Experimental diabetes drug makes comeback

A panel of federal health advisers has backed the benefits of an experimental diabetes drug that uses a new method to reduce blood sugar, setting aside previous concerns about the pill's safety.

The Food and Drug Administration panel voted 13-1 in favor of the drug from Bristol-Myers Squibb and AstraZeneca, downplaying possible links to bladder cancer and . Concerns about those risks led the FDA to reject the drug in early 2012.

Dapagliflozin is a once-a-day pill designed to help diabetics eliminate excess sugar in their urine. That differs from older drugs that decrease the amount of sugar absorbed from food and stored in the liver.

Panelists said that 10 reports of reported in patients taking the drug were likely not caused by the drug.

not rated yet
add to favorites email to friend print save as pdf

Related Stories

US panel backs novel diabetes pill from J&J (Update)

Jan 10, 2013

A panel of U.S. health experts ruled Thursday that an experimental diabetes drug from Johnson & Johnson is safe and effective, though lingering safety questions must be tracked over the long term.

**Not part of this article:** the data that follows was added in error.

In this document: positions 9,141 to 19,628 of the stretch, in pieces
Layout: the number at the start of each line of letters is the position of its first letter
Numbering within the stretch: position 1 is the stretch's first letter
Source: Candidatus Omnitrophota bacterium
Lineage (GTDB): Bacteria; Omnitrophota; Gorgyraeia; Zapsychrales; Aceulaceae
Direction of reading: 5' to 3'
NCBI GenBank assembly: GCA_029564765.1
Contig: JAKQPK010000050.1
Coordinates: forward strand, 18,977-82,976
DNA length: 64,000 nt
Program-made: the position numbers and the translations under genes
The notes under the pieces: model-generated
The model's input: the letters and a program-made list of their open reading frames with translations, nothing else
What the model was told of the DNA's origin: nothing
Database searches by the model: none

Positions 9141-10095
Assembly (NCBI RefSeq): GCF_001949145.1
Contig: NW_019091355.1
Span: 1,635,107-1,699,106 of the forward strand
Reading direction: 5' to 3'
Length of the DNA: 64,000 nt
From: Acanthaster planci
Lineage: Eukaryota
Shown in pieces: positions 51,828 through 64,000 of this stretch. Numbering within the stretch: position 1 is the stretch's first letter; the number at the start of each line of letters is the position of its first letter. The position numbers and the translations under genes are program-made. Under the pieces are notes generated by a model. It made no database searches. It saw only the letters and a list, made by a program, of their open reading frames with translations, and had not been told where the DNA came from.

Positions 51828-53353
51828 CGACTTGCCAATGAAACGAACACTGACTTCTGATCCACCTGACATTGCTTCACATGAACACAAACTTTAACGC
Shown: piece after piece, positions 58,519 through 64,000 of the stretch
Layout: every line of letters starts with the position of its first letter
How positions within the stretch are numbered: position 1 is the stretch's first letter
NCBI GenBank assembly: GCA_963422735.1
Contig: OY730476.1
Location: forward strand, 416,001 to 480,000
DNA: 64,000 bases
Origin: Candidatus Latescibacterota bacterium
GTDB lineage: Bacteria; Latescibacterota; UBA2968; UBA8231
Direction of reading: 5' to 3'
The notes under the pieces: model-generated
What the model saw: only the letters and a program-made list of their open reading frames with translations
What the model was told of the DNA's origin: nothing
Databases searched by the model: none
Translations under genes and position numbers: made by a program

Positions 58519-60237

FDA advisers unanimously back J&J hepatitis C drug

Oct 24, 2013

An experimental hepatitis C drug from Johnson & Johnson has won unanimous support from government experts who say the medication should be approved to treat patients infected with the liver-destroying virus.

US OKs first-of-its-kind diabetes drug (Update)

Mar 29, 2013

The U.S. Food and Drug Administration on Friday approved a first-of-its-kind diabetes drug from Johnson & Johnson that uses a new method to lower blood sugar—flushing it out in patients' urine.

Recommended for you

Added benefit of vedolizumab is not proven

Oct 23, 2014

Vedolizumab (trade name Entyvio) has been approved since May 2014 for patients with moderately to severely active Crohn disease or ulcerative colitis. In an early benefit assessment pursuant to the Act on the Reform of the ...

Seaweed menace may yield new medicines

Oct 22, 2014

An invasive seaweed clogging up British coasts could be a blessing in disguise. University of Greenwich scientists have won a cash award to turn it into valuable compounds which can lead to new, life-saving drugs.

User comments